I heard two stories in the last week about two towns on the eastern side of the state where the
city councils have made some amazingly bad calls in regard to the Sunshine law. Again, these
are situations where if someone just opened the lawbook and read the law, we wouldn't have
these kinds of troubles.
In the first case, a town held an hour-long closed discussion to decide whether to buy a golf
course. But the rest of the story is that the city already held an option on the ground, so no
other bidders were involved and the owner wanted to sell the land to the city. Price apparently
was NOT an issue.
Inasmuch as they were apparently NOT negotiating over the price, according to the details I've
heard, the city's attorney should have seen the language in exception 2 (the real estate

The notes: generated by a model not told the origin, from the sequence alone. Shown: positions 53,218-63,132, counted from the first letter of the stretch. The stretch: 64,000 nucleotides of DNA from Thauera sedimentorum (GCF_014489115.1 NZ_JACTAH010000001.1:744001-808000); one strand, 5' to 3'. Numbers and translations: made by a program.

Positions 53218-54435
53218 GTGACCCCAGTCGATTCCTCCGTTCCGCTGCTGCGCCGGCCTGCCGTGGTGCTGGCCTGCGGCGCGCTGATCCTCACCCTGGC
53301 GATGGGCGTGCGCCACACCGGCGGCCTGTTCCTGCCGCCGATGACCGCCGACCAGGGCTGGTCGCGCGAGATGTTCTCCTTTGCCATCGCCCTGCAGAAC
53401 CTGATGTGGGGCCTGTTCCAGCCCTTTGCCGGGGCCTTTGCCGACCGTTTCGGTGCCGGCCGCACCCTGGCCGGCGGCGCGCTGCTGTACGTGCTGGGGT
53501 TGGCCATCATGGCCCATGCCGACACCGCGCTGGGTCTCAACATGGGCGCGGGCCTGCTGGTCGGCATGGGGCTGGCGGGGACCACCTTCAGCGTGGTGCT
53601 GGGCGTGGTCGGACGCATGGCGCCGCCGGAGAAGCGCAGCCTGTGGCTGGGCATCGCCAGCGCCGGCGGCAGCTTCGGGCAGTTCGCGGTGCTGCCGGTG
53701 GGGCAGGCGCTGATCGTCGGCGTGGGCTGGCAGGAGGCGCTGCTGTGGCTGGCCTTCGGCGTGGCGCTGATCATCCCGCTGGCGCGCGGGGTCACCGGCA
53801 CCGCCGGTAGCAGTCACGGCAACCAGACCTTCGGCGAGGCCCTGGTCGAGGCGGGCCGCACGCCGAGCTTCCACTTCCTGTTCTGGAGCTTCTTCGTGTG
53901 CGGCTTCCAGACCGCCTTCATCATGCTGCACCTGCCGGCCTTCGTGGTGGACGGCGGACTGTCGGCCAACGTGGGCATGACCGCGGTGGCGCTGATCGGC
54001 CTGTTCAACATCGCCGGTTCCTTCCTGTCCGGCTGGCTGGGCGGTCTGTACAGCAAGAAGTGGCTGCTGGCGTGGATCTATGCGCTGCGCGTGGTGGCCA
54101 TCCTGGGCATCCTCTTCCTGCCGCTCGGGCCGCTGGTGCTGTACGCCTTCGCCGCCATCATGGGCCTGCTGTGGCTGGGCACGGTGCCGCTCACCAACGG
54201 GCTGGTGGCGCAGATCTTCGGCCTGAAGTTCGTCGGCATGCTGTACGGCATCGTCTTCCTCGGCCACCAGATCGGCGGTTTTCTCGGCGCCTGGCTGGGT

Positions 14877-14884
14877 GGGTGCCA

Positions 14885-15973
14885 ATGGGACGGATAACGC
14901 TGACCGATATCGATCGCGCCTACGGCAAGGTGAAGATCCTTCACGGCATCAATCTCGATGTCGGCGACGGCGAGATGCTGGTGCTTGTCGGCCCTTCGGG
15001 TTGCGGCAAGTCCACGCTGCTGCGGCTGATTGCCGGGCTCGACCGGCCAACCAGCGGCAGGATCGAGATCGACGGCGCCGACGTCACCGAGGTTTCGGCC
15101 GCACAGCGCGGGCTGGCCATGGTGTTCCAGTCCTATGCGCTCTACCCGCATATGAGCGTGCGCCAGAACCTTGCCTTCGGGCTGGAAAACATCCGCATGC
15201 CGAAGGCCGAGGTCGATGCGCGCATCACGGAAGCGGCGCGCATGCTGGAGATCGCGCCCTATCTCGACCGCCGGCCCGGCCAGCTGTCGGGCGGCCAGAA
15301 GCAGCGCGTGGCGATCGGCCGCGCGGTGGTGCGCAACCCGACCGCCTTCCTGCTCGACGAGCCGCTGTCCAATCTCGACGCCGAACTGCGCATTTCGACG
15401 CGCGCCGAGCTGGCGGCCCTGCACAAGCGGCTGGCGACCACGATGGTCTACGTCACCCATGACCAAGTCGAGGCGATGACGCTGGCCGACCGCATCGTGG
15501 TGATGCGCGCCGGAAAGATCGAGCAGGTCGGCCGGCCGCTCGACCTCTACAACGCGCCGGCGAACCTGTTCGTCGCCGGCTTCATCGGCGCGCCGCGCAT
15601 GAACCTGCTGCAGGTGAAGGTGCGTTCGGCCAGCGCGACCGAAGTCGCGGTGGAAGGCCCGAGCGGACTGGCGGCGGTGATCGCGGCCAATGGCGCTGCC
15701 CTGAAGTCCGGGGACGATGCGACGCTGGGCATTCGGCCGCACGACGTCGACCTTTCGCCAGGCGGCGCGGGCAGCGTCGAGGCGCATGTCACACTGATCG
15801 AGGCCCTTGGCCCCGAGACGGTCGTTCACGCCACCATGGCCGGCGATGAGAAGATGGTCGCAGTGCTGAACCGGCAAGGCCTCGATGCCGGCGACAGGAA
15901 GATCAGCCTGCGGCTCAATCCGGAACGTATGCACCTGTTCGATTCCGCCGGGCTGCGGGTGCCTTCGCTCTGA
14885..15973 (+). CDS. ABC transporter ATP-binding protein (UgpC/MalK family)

exception of 610.021) that says where public knowledge of the transaction might adversely
affect the legal consideration therefor. Based on these facts, there was no reason this discussion
should have taken place in closed session.
The second case, which, incidentally involved the same newspaper, was another nearby city that
closed a meeting to discuss a revitalization proposal for a primary city thoroughfare. They gave
as their reason for closure exception 11: specifications for competitive bidding...
But there weren't bidders on this project. And there wasn't a proposal being presented for bids.
Instead, the city had already selected these folks to do the project and just wanted to talk about
the concept and potential options of the project.
Don't these cities have city attorneys? Don't those attorneys even crack the cover of the Attorney
General's handbook they all receive?
Maybe they just can't read....